A His bundle pacing (HBP) strategy was associated with a significant reduction in hospitalizations for heart failure when compared to pacemaker implantation via the right ventricle, according to a study published online May 14 in the Journal of the American College of Cardiology.
According to the authors, right ventricular pacing (RVP) is prone to electrical and mechanical dyssynchrony—when variance in cardiac contraction times contributes to heart failure, atrial fibrillation and mortality.
“Recognition of the deleterious effects of RVP has led to a continued search for alternate pacing sites,” wrote Mohamed Abdelrahman, MD, with Geisinger Heart Institute in Pennsylvania, and colleagues. “Permanent HBP is a physiological alternative to RVP. Depolarization of the ventricles through the His-Purkinje system induces normal synchronous ventricular activation and, therefore, avoids the dyssynchrony induced by RVP.”
Two hospitals affiliated with Geisinger Health System participated in the trial, with one attempting to perform HBP and the other performing RVP. They analyzed 332 consecutive patients scheduled for HBP and 433 who underwent RVP.
After a mean follow-up of about two years, the researchers found:
- HBP was successful in 304 of 332 patients (92 percent), with 17 of the failures attributed to His-ventricular block. The patients for whom HBP was unsuccessful underwent RVP instead.
- 25 percent of the patients in the HBP group and 32 percent in the RVP group met the primary outcome of death, heart failure hospitalization or an upgrade to biventricular pacing.
- The difference was driven primarily by patients with a ventricular pacing burden greater than 20 percent. One-fourth of the HBP patients fitting this description met the composite endpoint versus 36 percent of RVP patients.
- Heart failure hospitalizations were significantly reduced in HBP (12.4 percent versus 17.6 percent), and there was a trend toward reduced mortality (17.2 percent versus 21.4 percent).
Abdelrahman et al. said a study with more patients and a longer follow-up would likely be necessary to detect a significant mortality difference. Even so, they believe the results point toward a definite advantage with HBP.
“These findings addressed the clinical need to determine the best possible ventricular pacing site in patients requiring permanent pacemakers for bradycardia therapy,” they wrote. “This study supports the concept that HBP can prevent ventricular dyssynchrony by facilitating conduction through the native His-Purkinje system.”
Technical challenges and higher pacing thresholds may have prevented HBP from achieving widespread use so far, the authors noted. The strategy was first defined in 2000 and the researchers believe there is a learning curve of about 20 to 25 implants before an operator can be expected to achieve consistent results.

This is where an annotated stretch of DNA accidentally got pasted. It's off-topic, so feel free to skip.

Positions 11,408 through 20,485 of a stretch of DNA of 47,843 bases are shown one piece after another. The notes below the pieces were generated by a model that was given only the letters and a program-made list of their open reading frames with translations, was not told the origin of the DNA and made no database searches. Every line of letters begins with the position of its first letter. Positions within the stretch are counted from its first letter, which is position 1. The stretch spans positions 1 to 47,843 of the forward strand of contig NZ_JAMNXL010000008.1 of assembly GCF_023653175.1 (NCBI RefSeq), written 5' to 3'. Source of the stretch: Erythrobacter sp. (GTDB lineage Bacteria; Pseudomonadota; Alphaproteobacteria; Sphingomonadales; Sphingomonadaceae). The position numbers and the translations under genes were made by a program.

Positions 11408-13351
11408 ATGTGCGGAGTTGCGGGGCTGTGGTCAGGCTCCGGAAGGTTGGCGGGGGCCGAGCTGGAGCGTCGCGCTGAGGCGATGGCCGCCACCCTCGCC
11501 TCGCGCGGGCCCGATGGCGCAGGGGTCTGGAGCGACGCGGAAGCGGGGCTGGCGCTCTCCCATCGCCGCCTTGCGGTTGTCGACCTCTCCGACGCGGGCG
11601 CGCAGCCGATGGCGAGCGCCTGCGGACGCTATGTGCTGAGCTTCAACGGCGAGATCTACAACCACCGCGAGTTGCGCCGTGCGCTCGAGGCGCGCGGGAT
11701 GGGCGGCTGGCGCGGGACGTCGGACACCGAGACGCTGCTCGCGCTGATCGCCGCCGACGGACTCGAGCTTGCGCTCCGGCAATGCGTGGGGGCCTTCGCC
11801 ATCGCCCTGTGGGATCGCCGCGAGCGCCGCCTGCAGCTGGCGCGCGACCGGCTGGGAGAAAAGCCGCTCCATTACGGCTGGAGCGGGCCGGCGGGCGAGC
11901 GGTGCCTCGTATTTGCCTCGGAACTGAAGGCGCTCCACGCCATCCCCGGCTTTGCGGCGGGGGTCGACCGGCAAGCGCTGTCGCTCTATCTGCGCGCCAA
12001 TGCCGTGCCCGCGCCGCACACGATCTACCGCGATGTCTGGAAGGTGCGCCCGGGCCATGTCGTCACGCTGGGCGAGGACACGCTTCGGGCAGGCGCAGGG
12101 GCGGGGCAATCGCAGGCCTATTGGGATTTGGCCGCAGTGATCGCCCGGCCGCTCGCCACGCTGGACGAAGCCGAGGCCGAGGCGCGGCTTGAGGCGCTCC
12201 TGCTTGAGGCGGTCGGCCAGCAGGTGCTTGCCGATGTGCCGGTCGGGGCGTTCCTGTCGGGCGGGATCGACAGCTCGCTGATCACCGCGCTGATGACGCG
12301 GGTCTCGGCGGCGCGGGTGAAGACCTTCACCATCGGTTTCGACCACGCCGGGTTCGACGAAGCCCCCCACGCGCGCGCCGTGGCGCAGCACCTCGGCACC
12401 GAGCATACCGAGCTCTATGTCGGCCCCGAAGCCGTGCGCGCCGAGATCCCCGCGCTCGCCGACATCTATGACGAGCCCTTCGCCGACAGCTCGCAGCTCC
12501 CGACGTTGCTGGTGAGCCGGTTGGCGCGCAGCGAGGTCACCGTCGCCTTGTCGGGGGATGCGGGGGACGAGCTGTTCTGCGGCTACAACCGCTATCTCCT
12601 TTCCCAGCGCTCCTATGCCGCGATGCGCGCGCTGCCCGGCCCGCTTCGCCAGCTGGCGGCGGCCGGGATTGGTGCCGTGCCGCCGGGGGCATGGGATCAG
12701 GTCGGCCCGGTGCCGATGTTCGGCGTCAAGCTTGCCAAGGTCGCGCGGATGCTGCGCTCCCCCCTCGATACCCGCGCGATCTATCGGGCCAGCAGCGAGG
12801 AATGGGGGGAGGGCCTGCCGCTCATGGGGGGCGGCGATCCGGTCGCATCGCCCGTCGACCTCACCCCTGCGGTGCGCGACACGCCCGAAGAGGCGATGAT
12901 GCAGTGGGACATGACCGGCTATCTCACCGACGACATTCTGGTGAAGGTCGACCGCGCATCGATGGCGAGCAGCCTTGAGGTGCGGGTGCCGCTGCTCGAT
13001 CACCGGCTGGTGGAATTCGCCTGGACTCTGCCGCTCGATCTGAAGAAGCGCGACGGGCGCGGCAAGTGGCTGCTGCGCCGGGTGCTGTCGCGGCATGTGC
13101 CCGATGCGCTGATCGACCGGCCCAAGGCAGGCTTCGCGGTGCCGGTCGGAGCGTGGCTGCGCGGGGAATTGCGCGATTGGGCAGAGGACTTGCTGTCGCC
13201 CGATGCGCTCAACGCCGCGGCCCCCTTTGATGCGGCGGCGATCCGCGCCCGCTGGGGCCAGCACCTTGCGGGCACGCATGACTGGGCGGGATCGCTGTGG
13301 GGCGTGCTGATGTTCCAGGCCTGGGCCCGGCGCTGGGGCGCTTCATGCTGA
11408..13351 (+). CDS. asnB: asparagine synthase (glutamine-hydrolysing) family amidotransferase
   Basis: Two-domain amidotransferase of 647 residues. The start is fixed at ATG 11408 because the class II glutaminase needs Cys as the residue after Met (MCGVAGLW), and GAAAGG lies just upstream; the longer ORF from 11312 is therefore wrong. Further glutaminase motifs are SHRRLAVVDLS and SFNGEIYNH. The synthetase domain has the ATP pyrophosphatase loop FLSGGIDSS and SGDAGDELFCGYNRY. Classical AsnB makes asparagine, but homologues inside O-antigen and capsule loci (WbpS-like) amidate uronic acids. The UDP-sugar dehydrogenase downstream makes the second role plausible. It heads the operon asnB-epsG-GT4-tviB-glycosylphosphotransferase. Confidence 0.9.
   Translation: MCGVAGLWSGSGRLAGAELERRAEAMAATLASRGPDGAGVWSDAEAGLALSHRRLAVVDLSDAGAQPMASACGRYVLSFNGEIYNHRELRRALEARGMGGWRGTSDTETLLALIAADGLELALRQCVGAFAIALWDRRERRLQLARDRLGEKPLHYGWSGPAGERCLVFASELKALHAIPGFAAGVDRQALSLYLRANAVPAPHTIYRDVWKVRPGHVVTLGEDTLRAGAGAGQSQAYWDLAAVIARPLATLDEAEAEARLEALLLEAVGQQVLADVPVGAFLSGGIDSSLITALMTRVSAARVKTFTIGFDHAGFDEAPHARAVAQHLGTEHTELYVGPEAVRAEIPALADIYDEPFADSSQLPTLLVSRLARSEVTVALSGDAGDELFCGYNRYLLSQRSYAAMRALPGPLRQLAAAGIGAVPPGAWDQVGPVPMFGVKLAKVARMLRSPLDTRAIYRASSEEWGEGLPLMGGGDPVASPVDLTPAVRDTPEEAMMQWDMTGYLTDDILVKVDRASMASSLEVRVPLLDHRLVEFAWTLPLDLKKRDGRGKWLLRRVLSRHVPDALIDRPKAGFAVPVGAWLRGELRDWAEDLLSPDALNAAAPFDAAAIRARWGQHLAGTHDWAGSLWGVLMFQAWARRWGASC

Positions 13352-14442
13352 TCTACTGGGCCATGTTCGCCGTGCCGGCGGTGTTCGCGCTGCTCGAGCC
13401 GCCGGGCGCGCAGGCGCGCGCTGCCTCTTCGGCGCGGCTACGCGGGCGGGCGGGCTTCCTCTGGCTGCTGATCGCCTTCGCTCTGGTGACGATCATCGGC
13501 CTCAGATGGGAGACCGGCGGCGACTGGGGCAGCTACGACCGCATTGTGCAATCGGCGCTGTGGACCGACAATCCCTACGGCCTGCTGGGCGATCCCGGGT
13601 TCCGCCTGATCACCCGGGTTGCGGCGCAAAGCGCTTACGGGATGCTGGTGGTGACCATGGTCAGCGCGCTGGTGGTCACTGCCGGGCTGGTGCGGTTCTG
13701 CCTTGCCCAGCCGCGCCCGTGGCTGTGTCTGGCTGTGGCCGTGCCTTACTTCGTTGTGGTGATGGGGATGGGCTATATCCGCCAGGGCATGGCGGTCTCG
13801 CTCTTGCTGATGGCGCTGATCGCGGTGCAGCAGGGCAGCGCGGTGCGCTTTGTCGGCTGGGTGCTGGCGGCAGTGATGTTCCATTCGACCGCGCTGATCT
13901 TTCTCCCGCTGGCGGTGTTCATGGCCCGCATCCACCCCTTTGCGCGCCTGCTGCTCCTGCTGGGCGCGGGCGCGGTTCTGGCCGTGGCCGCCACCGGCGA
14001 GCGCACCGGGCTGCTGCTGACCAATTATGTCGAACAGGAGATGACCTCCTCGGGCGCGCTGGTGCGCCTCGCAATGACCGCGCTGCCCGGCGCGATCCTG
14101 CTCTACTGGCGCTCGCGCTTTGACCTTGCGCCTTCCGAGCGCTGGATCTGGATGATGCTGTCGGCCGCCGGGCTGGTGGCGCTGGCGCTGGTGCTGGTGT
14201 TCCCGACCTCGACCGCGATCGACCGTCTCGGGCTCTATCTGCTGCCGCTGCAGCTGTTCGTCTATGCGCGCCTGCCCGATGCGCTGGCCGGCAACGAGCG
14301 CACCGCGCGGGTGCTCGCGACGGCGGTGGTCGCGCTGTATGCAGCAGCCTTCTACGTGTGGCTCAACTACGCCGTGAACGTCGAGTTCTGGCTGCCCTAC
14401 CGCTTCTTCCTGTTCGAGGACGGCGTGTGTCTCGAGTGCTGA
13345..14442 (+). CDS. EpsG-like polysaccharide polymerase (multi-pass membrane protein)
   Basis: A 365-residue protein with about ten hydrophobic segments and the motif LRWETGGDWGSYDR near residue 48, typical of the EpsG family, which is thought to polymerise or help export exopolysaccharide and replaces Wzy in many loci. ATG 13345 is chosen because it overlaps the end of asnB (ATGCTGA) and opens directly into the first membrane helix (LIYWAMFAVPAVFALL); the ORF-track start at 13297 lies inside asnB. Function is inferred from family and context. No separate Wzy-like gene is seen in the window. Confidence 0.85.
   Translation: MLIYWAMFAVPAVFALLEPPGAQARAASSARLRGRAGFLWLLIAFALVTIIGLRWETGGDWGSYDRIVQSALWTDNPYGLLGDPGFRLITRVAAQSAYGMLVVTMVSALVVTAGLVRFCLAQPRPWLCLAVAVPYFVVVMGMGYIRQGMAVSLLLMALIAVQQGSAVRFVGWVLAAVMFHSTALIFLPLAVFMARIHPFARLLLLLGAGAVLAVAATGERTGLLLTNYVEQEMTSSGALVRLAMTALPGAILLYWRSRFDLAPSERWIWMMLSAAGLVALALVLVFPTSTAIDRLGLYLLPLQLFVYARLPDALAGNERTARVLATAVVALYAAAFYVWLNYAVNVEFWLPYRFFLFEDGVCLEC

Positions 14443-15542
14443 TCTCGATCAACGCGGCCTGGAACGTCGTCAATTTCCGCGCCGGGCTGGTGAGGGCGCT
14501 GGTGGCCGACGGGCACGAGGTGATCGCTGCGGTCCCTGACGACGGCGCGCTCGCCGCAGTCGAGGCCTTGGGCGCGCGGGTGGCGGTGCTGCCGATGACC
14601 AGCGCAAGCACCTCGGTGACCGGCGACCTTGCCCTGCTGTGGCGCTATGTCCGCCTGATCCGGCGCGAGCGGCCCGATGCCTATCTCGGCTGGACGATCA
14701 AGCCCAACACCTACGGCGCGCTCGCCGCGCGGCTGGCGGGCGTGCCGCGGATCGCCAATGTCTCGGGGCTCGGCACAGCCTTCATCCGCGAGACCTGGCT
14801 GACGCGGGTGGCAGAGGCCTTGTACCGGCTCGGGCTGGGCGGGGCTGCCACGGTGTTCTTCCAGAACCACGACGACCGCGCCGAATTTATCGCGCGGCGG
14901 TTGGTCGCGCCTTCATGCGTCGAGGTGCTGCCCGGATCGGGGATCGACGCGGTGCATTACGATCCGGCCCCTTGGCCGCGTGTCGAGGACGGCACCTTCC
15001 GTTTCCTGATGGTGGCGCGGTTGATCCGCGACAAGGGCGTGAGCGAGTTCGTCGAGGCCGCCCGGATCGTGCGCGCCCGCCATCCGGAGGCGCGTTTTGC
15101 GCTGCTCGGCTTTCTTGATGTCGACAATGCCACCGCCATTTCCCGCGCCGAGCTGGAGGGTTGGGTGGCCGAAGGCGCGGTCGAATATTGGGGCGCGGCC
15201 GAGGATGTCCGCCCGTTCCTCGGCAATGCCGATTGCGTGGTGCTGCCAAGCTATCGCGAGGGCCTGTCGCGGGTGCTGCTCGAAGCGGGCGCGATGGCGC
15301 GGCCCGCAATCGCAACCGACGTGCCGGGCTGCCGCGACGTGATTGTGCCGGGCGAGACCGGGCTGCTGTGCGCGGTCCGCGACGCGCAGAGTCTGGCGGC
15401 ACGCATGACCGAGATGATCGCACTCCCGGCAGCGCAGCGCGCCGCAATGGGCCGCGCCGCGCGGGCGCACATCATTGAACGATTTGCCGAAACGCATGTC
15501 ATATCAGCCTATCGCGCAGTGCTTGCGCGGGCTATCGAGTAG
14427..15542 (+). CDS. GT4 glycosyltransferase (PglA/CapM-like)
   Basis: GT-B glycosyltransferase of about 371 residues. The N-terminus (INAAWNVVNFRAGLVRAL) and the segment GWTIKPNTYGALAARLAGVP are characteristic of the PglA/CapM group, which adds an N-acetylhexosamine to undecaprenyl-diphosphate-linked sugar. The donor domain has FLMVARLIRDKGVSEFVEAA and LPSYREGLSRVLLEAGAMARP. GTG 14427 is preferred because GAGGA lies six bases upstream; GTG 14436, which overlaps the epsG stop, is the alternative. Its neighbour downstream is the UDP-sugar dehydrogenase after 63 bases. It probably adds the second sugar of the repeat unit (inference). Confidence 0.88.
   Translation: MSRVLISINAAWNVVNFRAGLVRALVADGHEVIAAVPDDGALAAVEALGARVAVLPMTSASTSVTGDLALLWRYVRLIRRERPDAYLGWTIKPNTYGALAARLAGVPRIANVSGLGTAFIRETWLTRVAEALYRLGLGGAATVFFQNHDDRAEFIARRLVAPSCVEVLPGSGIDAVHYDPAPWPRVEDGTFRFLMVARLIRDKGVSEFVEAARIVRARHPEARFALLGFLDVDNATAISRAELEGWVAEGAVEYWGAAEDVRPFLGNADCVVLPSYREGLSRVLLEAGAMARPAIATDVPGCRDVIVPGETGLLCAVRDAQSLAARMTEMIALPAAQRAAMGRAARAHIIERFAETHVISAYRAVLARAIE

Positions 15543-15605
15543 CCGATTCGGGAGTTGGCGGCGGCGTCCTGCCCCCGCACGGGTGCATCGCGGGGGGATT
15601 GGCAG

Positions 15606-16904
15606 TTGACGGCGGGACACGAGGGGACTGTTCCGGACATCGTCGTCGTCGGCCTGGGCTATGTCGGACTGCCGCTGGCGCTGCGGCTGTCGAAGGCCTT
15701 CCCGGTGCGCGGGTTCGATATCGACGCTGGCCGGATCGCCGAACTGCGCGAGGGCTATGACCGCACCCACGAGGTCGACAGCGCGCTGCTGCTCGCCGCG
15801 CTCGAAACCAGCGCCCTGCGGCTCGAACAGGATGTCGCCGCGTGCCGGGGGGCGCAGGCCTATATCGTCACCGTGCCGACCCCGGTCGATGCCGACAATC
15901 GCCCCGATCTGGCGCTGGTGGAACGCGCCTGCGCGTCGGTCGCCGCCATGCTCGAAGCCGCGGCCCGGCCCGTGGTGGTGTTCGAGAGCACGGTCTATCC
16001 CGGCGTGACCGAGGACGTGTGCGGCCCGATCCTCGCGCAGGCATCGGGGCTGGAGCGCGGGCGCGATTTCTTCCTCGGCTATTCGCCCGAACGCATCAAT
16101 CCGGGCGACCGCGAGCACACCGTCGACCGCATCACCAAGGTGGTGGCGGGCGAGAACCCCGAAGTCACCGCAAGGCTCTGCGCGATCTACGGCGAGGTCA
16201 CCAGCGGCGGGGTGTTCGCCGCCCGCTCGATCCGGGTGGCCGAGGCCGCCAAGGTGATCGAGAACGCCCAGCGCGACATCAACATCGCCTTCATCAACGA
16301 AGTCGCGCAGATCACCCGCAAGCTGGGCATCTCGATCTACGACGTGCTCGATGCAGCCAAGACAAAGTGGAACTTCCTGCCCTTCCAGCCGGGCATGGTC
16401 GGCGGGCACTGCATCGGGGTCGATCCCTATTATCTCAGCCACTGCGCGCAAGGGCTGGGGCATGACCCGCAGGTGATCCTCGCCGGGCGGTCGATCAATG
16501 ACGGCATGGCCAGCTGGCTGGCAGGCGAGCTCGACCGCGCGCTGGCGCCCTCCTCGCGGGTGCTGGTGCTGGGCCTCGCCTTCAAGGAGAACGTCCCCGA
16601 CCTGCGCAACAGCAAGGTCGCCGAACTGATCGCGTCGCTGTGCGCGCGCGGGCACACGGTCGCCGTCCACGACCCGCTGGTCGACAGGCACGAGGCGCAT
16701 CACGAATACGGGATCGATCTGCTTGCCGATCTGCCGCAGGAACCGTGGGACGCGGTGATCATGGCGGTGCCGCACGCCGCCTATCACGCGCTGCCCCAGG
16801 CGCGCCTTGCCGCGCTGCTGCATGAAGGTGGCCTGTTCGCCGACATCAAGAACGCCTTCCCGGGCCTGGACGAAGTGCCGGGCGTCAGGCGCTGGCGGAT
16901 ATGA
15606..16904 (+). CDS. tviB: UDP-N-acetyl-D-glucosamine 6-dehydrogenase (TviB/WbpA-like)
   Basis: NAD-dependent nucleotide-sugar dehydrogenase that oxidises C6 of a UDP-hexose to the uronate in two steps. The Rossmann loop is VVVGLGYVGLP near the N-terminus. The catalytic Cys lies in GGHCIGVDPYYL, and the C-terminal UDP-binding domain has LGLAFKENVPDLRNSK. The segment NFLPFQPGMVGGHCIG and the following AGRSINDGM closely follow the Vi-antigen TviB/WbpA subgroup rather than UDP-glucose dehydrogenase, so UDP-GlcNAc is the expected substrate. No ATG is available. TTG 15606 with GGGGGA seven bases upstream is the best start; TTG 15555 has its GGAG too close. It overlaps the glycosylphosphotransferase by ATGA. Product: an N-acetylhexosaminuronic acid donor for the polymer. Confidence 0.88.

In this study, HBP took an average of 15 minutes longer than RVP and was associated with an additional three minutes of fluoroscopy duration (10 versus seven minutes). This is despite 85 percent of the implants being performed by operators with at least four years’ experience, although a novice operator implanted the rest of the pacemakers under expert guidance with equal procedural success.
Underscoring the severity of the learning curve, the authors of a related editorial highlighted the marked improvement in the HBP success rate from a previous study at Geisinger. A study from 2011 had an 80 percent procedural success rate, which improved to 92 percent in this trial conducted from 2013 through 2016.
That previous study also highlighted the increased need for lead revisions and battery changes among the HBP group, areas that offer further opportunities for improvement.
Still, Kenneth A. Ellenbogen, MD, and Santosh K. Padala, MD—both with the division of cardiology at Virginia Commonwealth University—said HBP should be the preferred technique, particularly among patients expected to have a high pacing burden.
“The compelling results of this analysis provide clear and unambiguous direction for the superiority of HBP over RVP,” the editorialists wrote. “After decades, it is now clear that HBP, by providing true physiological pacing, can trump RVP in our quest to discover the holy grail of pacing. The study results, however, need to be validated in a multicenter, randomized fashion.”